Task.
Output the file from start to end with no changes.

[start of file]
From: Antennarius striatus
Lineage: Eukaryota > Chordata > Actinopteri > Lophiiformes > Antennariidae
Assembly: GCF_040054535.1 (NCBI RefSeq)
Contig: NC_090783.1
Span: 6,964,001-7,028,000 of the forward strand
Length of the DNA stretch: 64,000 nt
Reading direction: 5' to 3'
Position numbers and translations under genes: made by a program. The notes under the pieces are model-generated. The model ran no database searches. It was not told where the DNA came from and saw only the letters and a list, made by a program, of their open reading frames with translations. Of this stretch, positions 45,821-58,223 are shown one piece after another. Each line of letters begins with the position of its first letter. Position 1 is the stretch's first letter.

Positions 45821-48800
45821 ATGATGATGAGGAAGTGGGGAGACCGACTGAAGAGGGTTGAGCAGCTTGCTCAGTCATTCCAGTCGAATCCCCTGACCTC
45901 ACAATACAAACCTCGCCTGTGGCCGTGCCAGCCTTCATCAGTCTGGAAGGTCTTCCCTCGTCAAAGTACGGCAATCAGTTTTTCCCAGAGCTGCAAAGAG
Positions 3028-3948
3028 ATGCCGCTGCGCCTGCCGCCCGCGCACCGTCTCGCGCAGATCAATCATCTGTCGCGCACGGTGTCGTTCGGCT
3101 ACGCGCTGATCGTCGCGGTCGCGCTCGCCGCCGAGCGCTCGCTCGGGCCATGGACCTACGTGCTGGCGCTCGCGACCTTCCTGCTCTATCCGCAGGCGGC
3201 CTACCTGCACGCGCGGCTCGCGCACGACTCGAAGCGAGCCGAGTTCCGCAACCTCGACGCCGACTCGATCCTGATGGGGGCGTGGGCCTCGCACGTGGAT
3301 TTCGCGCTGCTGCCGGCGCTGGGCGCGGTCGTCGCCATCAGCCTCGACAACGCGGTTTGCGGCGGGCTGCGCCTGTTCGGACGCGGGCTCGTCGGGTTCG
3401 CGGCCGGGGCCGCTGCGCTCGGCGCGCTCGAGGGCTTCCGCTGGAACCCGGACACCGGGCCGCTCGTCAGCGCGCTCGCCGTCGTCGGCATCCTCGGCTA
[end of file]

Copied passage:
From: Antennarius striatus
Lineage: Eukaryota > Chordata > Actinopteri > Lophiiformes > Antennariidae
Assembly: GCF_040054535.1 (NCBI RefSeq)
Contig: NC_090783.1
Span: 6,964,001-7,028,000 of the forward strand
Length of the DNA stretch: 64,000 nt
Reading direction: 5' to 3'
Position numbers and translations under genes: made by a program. The notes under the pieces are model-generated. The model ran no database searches. It was not told where the DNA came from and saw only the letters and a list, made by a program, of their open reading frames with translations. Of this stretch, positions 45,821-58,223 are shown one piece after another. Each line of letters begins with the position of its first letter. Position 1 is the stretch's first letter.

Positions 45821-48800
45821 ATGATGATGAGGAAGTGGGGAGACCGACTGAAGAGGGTTGAGCAGCTTGCTCAGTCATTCCAGTCGAATCCCCTGACCTC
45901 ACAATACAAACCTCGCCTGTGGCCGTGCCAGCCTTCATCAGTCTGGAAGGTCTTCCCTCGTCAAAGTACGGCAATCAGTTTTTCCCAGAGCTGCAAAGAG
Positions 3028-3948
3028 ATGCCGCTGCGCCTGCCGCCCGCGCACCGTCTCGCGCAGATCAATCATCTGTCGCGCACGGTGTCGTTCGGCT
3101 ACGCGCTGATCGTCGCGGTCGCGCTCGCCGCCGAGCGCTCGCTCGGGCCATGGACCTACGTGCTGGCGCTCGCGACCTTCCTGCTCTATCCGCAGGCGGC
3201 CTACCTGCACGCGCGGCTCGCGCACGACTCGAAGCGAGCCGAGTTCCGCAACCTCGACGCCGACTCGATCCTGATGGGGGCGTGGGCCTCGCACGTGGAT
3301 TTCGCGCTGCTGCCGGCGCTGGGCGCGGTCGTCGCCATCAGCCTCGACAACGCGGTTTGCGGCGGGCTGCGCCTGTTCGGACGCGGGCTCGTCGGGTTCG
3401 CGGCCGGGGCCGCTGCGCTCGGCGCGCTCGAGGGCTTCCGCTGGAACCCGGACACCGGGCCGCTCGTCAGCGCGCTCGCCGTCGTCGGCATCCTCGGCTA